The COVID-19 pandemic has also unleashed the market dynamic that typically arises out of panic caused by bottlenecks and delays in the supply chain. During the first wave of the pandemic, desperate customers purchased solutions from both new low-cost vendors in addition to established vendors whose portfolios offered premium products. Customers simply tried to get whatever they could find and could be supplied with short delivery times. Focus from vendors will now be to capitalize on the favorable market dynamics boosted by the pandemic. How can smaller low-cost vendors maintain presence and how can premium vendors stay competitive and maintain market share?
Whether new and existing vendors will succeed in maintaining their position in this market depends on many factors including their individual strategic interests. What is certain is that the effective approach in nurturing sporadic customers will be defined by one paradigm: cost-efficiency. As costs associated with the ICU and operating room increase, the return on investment will be of the highest priority. To remain competitive, vendors will need to prove that their products represent the best combination of cost and performance. Low-cost vendors will need to stress that their products are both cheaper and meet requirements. Premium vendors will have to convince customers that their higher prices translate in improved clinical outcomes without compromising the hospital budget. As governments around the world push for a ‘healthcare for all’ vision, vendors will have to show commitment in delivering solutions that have the best return on investment and that improve the overall level of patient care.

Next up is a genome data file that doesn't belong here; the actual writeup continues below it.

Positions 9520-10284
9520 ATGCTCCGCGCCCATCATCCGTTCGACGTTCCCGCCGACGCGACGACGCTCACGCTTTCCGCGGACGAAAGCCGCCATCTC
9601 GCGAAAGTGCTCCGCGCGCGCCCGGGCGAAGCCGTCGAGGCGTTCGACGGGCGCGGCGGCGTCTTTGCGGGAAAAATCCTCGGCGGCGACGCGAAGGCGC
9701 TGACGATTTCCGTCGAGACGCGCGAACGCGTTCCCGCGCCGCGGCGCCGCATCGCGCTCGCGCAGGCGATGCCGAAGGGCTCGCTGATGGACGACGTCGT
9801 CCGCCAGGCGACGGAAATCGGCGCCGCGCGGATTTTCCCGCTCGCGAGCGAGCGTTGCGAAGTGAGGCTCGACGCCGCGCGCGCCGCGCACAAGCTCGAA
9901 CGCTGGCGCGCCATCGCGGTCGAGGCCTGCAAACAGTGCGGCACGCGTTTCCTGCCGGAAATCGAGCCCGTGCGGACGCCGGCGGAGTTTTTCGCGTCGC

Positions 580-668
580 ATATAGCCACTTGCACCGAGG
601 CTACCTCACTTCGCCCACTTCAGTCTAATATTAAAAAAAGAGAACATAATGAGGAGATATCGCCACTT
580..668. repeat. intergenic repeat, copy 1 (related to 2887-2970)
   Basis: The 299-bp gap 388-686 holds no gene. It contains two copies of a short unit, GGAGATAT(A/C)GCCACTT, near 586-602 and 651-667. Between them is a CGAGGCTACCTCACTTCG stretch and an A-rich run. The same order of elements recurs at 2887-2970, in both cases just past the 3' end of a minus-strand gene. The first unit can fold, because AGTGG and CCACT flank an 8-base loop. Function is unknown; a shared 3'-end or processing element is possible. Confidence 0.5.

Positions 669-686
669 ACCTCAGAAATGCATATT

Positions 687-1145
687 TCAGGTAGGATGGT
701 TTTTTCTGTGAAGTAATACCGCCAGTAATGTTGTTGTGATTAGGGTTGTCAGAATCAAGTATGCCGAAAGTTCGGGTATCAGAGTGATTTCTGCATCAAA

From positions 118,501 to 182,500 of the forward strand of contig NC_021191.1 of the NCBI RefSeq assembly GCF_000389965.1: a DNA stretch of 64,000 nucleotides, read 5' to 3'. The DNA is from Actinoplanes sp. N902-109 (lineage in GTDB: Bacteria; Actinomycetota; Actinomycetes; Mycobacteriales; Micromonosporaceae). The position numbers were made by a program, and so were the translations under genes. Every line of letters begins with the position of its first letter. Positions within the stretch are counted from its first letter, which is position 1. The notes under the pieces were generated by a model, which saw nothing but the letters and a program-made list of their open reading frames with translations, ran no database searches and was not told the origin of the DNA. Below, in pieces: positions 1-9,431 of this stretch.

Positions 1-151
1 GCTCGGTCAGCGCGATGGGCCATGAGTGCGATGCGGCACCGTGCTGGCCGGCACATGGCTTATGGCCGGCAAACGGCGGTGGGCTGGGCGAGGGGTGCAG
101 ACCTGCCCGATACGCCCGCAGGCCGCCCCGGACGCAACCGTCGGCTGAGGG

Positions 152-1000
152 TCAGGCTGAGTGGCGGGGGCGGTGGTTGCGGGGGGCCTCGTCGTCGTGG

Hospital consolidation, group purchasing, tightened budgets and a move toward disposable solutions have all exerted extra pressure on the breathing systems market, already hindered by low prices. Nevertheless, the urgency created by the pandemic shook the competitive environment. As hospitals were desperate to obtain whatever solutions they could find, the supply network was reshaped. New vendors targeting the low-cost segment managed to penetrate the market. Whilst vendors renowned for their premium prices were also an option. Whether these doors stay open will depend on the ability of vendors to guarantee their customers the best return on investment.
About Kelly Patrick
Kelly joined Signify Research in 2020 as a Principal Analyst. She brings with her 12 years experience covering a range of healthcare technology research at IHS Markit/Omdia. Kelly’s core focus has been on the clinical care space, including patient monitoring, respiratory care and infusion.